Here’s the latest of our news bulletins from the ongoing crisis at Japan’s Fukushima Daiichi nuclear power plant.

Nuclear Regulation Authority

Experts from Japan’s Nuclear Regulation Authority (NRA) plan to visit Japan Atomic Power Company’s Tsuruga nuclear power plant in Fukui Prefecture on December 1, in order to determine whether two reactors there sit on or are adjacent to active fault lines. The team, which includes five seismic experts headed by Kunihiko Shimazaki, an NRA Commissioner, is particularly concerned about a fissure below reactor #2. The utility was supposed to release its own seismic surveys this month, but now say that they will be delayed. NRA officials are in the process of conducting tests at six nuclear power plants across the country. Japanese law forbids operating nuclear reactors if they sit atop active faults, so if any are discovered, the plants would be forced to immediately shut down.

Meanwhile, Mitsuhisa Watanabe, who also sits on the NRA expert panel, is pushing for two reactors at the Oi power plant, to be halted while the panel determines whether the F-6 fault, which runs beneath safety equipment at the plant, is active. All members of the team have agreed that there is a possibility that F-6 is active, although one pointed to the possibility that shifts there were caused by a landslide, not seismic activity. But, Watanabe does not support that theory. The Oi reactors are the only two that have been restarted in Japan since the Fukushima nuclear disaster first began to unfold. Watanabe said, “Active faults run parallel in many cases. If you determine one fault is active, the possibility becomes higher that nearby parallel faults may be active. You need to stop the reactor to conduct thorough surveys to check all of them first. If you can’t deny the possibility that it may be an active fault, we should not ignore the risk. The plant should first be suspended. We should not make the same mistake that was made in Fukushima.” He added, “The nuclear regulator and power companies have long tried to underestimate the danger of active faults, worrying it would affect power supply capacity.” If the fault is found to be active, Shunichi Tanaka, head of the NRA, has promised that the plant will be shut down.

Other Nuclear Politics in Japan

Prime Minister Yoshihiko Noda announced this week that he will dissolve the Lower House of the Diet as early as today, and call for a general election on December 16. The move was the result of a promise made to members of the opposition Liberal Democratic Party (LDP), after they agreed to support Noda’s electoral reform bill. Members of his own party, the Democratic Party of Japan (DPJ), are reportedly concerned that they will suffer large losses in the election, but some analysts contend that Noda’s and the party’s popularity would only continue to drop further if he waited any longer. The election outcome could have a significant impact on the future of nuclear power in Japan, especially if the LDP wins the majority of votes. LDP Party Chief Shinzo Abe has said that he supports nuclear power—but he may need to appease a skeptical and concerned public. Opposition to nuclear power has been widespread and ongoing since the Fukushima nuclear disaster last year.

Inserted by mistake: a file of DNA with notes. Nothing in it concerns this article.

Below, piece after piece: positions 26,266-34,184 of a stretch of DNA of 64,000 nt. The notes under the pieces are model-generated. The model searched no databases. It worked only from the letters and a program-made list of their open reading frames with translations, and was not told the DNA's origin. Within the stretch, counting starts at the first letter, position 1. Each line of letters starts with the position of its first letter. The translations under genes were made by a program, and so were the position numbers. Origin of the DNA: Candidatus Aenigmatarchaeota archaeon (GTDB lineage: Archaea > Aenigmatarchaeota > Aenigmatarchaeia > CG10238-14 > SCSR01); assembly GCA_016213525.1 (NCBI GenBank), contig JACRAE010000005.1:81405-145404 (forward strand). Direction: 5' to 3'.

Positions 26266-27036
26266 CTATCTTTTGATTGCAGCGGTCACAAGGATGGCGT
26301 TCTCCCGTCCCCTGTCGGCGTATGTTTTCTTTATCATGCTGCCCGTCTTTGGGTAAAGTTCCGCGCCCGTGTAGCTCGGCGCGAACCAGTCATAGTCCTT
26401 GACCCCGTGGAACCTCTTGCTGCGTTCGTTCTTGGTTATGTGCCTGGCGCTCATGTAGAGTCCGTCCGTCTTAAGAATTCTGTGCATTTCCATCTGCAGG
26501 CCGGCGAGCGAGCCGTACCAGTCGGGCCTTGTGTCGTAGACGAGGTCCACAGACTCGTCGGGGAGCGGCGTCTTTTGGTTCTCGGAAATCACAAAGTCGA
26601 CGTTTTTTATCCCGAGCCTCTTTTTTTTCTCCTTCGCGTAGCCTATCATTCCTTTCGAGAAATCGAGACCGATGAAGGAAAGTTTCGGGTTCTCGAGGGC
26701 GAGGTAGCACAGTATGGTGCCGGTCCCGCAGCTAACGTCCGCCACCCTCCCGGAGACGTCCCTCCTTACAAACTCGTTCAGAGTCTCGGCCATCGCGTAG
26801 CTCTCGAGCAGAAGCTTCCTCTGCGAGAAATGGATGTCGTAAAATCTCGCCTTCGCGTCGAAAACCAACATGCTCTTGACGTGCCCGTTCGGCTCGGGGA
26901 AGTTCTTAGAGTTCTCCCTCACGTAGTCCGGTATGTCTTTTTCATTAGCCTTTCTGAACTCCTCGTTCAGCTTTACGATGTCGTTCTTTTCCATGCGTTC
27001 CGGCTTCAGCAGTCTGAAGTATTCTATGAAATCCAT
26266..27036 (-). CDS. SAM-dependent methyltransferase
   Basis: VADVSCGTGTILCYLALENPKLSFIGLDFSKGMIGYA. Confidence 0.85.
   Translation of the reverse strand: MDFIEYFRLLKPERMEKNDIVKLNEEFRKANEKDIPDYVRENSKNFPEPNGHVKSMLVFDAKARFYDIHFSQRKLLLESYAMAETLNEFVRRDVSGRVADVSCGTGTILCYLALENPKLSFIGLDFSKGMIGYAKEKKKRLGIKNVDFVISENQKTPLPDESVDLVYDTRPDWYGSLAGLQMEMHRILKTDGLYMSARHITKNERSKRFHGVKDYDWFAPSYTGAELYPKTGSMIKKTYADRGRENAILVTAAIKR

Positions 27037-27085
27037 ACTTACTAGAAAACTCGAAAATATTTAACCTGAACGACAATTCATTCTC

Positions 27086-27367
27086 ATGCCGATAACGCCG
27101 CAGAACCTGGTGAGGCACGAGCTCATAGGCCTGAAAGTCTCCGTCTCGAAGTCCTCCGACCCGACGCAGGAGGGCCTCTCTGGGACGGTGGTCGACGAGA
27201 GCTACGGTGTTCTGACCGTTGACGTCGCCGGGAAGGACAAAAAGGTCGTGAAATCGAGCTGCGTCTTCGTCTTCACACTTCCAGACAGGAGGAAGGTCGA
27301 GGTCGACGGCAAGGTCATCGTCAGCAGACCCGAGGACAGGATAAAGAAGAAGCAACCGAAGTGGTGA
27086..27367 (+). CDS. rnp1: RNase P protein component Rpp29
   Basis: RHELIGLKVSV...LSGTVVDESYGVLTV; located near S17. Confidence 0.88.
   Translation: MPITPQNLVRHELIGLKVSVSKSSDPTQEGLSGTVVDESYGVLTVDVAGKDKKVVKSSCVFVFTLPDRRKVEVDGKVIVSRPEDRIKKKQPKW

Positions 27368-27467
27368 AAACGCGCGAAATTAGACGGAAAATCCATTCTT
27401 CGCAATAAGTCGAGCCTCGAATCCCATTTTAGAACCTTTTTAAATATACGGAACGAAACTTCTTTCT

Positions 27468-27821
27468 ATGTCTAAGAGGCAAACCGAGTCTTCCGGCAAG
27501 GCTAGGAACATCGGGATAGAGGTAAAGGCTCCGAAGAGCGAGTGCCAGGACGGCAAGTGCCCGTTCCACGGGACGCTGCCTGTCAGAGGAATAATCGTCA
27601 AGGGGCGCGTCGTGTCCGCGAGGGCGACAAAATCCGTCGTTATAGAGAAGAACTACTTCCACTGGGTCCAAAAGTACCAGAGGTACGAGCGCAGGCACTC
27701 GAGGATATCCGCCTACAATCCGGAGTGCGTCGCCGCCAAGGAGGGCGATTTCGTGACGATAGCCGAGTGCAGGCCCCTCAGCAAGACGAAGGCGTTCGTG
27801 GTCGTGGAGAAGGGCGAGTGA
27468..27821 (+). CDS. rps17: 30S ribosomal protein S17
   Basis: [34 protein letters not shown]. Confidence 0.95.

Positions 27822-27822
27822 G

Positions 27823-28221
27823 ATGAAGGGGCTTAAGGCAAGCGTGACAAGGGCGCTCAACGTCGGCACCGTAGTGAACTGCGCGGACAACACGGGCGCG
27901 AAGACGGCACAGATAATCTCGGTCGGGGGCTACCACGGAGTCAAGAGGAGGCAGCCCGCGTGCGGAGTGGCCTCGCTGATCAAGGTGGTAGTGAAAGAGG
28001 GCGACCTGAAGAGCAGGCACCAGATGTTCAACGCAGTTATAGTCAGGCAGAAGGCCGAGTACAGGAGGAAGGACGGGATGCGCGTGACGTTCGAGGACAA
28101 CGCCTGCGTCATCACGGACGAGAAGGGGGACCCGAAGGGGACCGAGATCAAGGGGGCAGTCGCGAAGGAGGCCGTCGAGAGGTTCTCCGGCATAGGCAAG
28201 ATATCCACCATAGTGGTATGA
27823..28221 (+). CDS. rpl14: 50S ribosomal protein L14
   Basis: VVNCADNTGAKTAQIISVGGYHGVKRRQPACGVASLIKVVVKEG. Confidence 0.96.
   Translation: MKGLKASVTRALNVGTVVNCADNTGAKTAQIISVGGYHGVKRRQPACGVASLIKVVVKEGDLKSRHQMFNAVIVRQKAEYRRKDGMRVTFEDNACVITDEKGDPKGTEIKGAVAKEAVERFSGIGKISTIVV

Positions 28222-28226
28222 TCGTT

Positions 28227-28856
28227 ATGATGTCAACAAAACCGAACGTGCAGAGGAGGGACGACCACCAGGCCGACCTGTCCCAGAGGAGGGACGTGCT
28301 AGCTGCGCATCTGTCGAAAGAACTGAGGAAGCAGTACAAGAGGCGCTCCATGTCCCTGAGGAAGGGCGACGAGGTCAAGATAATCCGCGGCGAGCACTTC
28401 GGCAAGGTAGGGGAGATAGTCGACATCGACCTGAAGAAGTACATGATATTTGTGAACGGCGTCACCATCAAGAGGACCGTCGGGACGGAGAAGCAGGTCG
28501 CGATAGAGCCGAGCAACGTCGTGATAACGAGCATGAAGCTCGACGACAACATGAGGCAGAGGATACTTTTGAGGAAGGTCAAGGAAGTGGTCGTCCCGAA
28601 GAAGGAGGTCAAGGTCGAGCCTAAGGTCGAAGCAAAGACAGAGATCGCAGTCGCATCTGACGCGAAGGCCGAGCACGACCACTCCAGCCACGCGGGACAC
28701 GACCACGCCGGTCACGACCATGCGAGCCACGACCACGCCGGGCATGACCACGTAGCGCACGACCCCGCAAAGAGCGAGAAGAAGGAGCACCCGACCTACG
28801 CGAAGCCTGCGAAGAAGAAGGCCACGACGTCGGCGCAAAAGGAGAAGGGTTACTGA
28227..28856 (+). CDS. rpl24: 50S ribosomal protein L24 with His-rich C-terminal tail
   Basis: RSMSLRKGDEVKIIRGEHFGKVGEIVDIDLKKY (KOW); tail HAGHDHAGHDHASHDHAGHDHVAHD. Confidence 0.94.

A Freedom of Information Request by the Mainichi Daily News has revealed that earlier assertions by Fukushima prefectural officials that secret meetings to discuss health effects of the Fukushima nuclear disaster were simply “preparatory meetings” held in advance of public exploratory forums and without any minutes, and were not used to make any significant decisions, were, in fact, blatantly false. Although the officials insisted that no minutes were taken at the closed-door meetings, supposedly convened before the public meeting for the sole purpose of distributing briefing materials, they later released actual minutes. A Prefectural Official defended the initial denials, calling the minutes “memos.” Significantly, the secret panel meetings were used to decide the scope and what could and couldn’t be said during the public forums, and one of the secret gatherings was 3.5 hours long—far longer than the 1.5-hour public exploratory meeting. The minutes note that when discussing the age cut-off for thyroid examinations (18 years of age), Shunichi Yamashita, Chair of the panel, specifically noted, “We will make a decision at this [secret] meeting.”

Residents from Shizuoka Prefecture who have filed suit against Chubu Electric, operator of the Hamaoka nuclear power plant there, plan to also sue the central government in an effort to force the plant’s closure. It’s the first time the government has been named in this sort of case.  The 181 plaintiffs charge that reactors there present an ongoing danger and risk that is significant enough to impinge on their right to pursue happiness. “The Fukushima Daiichi nuclear plant disaster has highlighted the risk of the Hamaoka nuclear plant, whose operation has been substantially supported by the national government,” noted one of the defense attorneys, Tadakazu Shiozawa.